And now the page before us blurs.
An age is done. The book must close.
We are abandoned to history.
Raise high one more time the tattered standard of the Fallen. See through the drifting smoke to the dark stains upon the fabric.
This is the blood of our lives, this is the payment of our deeds, all soon to be forgotten.
We were never what people could be.
We were only what we were.
That’s been a theme throughout this entire series, and it really hits home in the last tale of the Malazan Book of the Fallen. Erikson outdoes himself (yet again) in the final pages of The Crippled God. After 10,891 pages and 3,330,026 words, only an author of his calibre could have brought such a satisfying conclusion.
Almost nothing else in my life has affected me on the same level that these books have. The characters and their travails were portrayed vividly enough to leave me speechless again and again. So speechless that I’m not sure how to accurately review this book. I don’t know what to say – ten thousand pages (over 7 straight days of continuous reading) will do that to you.
As sad as I am that it’s over, I know that this is yet the beginning. If anything, these books truly reward re-reads, and I feel no trepidation in embarking upon this epic journey once again.
I’m going to quote some of Bill’s review over at Tor.com because it resounded with me.
He forces us to stare at humanity, even though it’s often not a pretty picture: despoilers of nature, hunters to extinction, killers of children (the line “children are dying” haunts this entire series), destroyers perhaps finally, of ourselves when we’re left with no others to set ourselves against. There are moments in this book where you find yourself actually nodding in agreement with arguments for the complete annihilation of all humanity. And yet, a few pages later you’re glorying in the sheer audacity of humanity, its cussed defiance, and marveling at the capacity in individuals and groups, if not the species as a whole, for compassion, a word I’ve long said was a key theme to this series.
And these are the scenes that will move you—thick throat, damp eyes—it happened on several occasions and then did so again at those same scenes on my second read. There are scenes here that will stab you in the chest and break the cold iron point of the dagger off in your heart so that the pain stays with you long after you’ve turned the page, and it’s a pain so beautiful you’re glad it does, despite the ache. There are the obvious such moments—death scenes, (and there are a good number of those), last stands (lots of those too), suicidal charges (more than one)—but the ones that pierce more sharply are those small moments involving not death but life: compassion amidst horror, sacrifice amidst evil, consolation in the face of terror—a shared drop of water, the naming of a child, the combing of someone’s hair. And expressions of love in all its forms: romantic, familial, the love among soldiers, the love between friends, the fierce doomed love of and for children, and perhaps most breath-takingly unexpected, the love for a stranger.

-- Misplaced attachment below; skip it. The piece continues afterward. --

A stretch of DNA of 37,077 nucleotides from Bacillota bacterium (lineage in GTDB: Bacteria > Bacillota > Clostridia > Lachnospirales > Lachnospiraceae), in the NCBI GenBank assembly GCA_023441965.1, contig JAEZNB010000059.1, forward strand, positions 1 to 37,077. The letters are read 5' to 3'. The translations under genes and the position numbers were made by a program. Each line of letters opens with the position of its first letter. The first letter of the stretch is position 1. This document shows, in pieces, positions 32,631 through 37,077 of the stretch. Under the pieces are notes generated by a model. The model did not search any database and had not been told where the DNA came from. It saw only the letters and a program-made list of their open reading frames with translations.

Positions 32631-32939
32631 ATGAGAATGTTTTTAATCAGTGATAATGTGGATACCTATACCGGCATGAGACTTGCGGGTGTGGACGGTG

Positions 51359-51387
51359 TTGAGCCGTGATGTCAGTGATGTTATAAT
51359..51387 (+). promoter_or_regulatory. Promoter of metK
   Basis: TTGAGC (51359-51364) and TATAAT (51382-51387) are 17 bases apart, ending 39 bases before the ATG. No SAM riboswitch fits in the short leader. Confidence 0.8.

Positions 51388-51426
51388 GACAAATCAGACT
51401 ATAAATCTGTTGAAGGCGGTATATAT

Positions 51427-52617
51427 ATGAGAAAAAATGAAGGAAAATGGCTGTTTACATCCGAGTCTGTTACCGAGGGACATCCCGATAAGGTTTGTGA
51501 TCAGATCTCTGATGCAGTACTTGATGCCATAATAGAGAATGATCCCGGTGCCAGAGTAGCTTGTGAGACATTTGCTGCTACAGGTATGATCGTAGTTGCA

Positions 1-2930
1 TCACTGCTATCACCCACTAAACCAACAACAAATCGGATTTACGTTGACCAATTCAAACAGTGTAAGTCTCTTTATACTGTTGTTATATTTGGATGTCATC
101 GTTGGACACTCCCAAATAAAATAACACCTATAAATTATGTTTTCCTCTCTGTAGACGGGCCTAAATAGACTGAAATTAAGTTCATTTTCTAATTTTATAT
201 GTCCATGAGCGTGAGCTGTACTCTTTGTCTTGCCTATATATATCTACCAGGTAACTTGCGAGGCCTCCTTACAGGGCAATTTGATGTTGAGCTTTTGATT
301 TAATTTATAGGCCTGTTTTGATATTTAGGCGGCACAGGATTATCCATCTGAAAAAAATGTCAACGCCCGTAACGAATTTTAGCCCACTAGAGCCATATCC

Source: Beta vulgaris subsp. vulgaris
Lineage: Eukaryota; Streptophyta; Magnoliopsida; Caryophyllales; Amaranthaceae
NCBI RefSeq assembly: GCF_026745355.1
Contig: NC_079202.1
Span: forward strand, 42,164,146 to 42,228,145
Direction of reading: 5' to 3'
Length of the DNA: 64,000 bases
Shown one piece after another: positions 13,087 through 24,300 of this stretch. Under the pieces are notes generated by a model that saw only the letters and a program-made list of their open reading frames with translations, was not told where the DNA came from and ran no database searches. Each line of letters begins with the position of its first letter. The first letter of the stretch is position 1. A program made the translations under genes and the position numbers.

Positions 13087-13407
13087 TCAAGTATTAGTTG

Done, if one can say this after nearly 10,000 pages, all too soon. Fiddler, Quick Ben, Whiskeyjack, Rake: After those near-10,000 pages (and the several rereads), I can’t say we hardly knew ‘ya, but I can say we wish we knew you longer. Luckily, we can know you again and again just by pulling you off the shelf. And I envy those who’ll get to meet you for a first time.
I will set out scrolls and burn upon them the names of these Fallen . . . Hear them! They are humanity unfurled, laid out for all to see—if any would dare look!